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Sunday, April 19, 2015


"The pavement was his enemy!" A line from the 1989 delightful film Twins starring Schwarzenegger and DeVito. Schwarzenegger, as Julius Benedict, delivers the line when a robber on a motorcycle tries to relieve him of his suitcase but cannot overcome Benedict's vice-like grip and comes crashind down on the sidewalk. The robber's buddy asks Benedict what he did and he says, "I did nothing! The pavement was his enemy!"

I bring the memorable line up because in November of 2012 I broke my foot. The medical term is a metatarsal stress fracture, specifically of the second digit. That's one toe over from the big one. The metatarsal bones are the long bones of the foot, the ones between the toes (phalanges) and the midfoot, those bones that form the arches of the feet and have fancy names like cuboid and navicular. Here, a picture is worth a thousand words:

Metatarsal stress fractures are a common injury related to running. Soldiers often get them, after marching great distances in uncomfortable shoes. What often happens is a runner increases mileage too quickly and the bones are unable to adapt to the added stress. Since I had increased my weekly miles from about 30 miles in June to as many as 80 miles around the time my foot cracked, I thought overzealous training was to blame. And I was running most of the miles barefoot, and the injury occurred in the fall, when sunlight is not as plentiful, and as I rely on the sun for vitamin D, and lower levels of the vitamin are associated with weaker bones, there were other factors to blame.

But one thing I had never thought to consider was terrain. I run from my house, and the first couple miles are all on asphalt. Then I enter the city, where traffic leads me onto the sidewalk (pavement). For those who haven't thought about it (and I hadn't until recently), there is a big difference between the black material that lines roads (asphalt) and the white, smooth stuff you see on sidewalks and bike paths.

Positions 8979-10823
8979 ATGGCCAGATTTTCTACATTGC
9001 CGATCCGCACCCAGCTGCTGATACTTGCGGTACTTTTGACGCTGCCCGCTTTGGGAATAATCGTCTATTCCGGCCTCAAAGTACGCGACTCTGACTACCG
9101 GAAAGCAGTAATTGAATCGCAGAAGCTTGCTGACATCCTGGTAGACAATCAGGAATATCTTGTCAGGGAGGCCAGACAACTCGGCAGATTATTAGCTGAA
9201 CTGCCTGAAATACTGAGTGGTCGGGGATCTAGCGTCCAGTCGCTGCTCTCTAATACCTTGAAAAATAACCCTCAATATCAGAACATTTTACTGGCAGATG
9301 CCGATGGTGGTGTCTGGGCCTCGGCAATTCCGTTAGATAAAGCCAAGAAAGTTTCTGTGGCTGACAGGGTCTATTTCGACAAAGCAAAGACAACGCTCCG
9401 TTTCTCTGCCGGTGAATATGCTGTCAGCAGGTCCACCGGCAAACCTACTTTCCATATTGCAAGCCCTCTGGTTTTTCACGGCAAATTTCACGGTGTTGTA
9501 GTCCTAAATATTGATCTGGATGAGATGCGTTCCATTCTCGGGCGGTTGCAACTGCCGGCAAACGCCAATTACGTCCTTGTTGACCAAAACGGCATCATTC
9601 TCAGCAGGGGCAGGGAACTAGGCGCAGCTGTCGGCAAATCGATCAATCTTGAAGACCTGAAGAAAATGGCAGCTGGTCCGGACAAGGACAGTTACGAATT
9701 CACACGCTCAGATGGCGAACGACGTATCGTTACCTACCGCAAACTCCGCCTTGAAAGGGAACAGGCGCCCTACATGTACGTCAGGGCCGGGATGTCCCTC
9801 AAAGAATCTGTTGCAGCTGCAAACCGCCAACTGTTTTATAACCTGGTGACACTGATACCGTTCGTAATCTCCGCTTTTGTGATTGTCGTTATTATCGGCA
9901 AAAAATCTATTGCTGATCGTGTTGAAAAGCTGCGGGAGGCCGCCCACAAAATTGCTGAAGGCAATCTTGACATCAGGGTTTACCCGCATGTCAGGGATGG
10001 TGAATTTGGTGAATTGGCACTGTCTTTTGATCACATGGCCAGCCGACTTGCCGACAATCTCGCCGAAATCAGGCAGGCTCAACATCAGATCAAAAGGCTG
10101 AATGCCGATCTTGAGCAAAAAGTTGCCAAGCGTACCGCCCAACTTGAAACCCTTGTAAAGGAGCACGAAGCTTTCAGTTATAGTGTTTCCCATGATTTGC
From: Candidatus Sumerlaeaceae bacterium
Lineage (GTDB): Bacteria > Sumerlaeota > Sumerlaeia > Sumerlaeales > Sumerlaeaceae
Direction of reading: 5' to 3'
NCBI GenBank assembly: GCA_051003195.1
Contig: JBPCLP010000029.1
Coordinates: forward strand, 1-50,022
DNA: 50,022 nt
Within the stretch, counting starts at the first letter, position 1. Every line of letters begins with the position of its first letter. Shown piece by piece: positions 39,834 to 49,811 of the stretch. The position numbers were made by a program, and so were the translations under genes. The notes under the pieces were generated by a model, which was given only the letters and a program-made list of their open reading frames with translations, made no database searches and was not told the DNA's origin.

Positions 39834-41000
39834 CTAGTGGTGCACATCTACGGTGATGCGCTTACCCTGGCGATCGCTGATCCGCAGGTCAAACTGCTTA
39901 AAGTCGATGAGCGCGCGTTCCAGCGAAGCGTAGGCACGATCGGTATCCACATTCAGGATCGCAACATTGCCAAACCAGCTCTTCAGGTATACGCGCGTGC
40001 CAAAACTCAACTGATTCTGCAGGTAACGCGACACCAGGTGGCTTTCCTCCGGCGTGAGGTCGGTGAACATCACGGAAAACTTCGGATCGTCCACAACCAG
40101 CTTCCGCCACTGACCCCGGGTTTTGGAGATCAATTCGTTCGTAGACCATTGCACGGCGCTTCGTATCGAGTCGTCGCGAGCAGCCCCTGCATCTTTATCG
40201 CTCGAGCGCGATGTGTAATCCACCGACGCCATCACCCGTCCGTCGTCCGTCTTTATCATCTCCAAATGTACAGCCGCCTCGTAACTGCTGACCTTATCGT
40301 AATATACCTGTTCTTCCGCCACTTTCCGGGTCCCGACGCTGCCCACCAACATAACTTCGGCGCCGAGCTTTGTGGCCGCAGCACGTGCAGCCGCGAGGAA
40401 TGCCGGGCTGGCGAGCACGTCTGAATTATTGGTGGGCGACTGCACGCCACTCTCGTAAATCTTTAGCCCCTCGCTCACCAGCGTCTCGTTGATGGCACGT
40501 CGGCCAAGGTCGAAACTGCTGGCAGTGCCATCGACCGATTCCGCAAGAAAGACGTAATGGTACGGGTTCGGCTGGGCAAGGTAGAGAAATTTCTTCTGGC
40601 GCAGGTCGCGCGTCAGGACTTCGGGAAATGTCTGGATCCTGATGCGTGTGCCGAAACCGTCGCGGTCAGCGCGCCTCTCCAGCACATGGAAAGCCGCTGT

Asphalt (streets) deflects forces downward while concrete deflects them sideways. In other words, streets employ the dirt beneath as shock absorbers, while concrete does not give. The result? Concrete is 10 times harder, by one engineering measure, than asphalt! Ten times! Does this mean that running 80 miles mostly on sidewalks is like running 800 miles on streets? The math would say yes.

As I increased the miles I found myself running more alongside traffic, so a disproportionate amount of mileage was occurring on the much harder surface of concrete. Now I can explain the joint aches and pains. And possibly the stress fracture. Few are fortunate enough to live in or around parks, mountainsides and trails. If you do, log as many miles as you can on runner friendly surfaces like grass and earth - unless of course you are training for a road race, in which case you'll need to accustom your legs and feet to pounding the pavement. But if like me you must needs run most or all of your miles on the road, opt for the street as often as possible over the sidewalk. This may involve running side streets rather than more heavily trafficked major thoroughfares, which is a good idea for other reasons, like avoiding smog.

(An easy way to tell the difference betwixt pavement and asphalt is pavement is generally white/off-white and cracks while asphalt is black or gray and crumbles; not all streets are asphalt so look before you stride.)

And if you run in the street, run as often as you can in the middle of the road, avoiding traffic of course. This will spare you the gutters and the leg length discrepancies they simulate. This happened to me in medical school, when running 6 miles along the shoulder of a Louisiana highway each day before my hospital shift gave me a nasty dish of plantar fasciitis and a side of hip bursitis.

Ah so many conditions! So many rules! Can't anybody just run already???

Excuse the outburst. Be friendly to your feet. They're the only ones you'll ever have. Your kindness will be repaid in spades.

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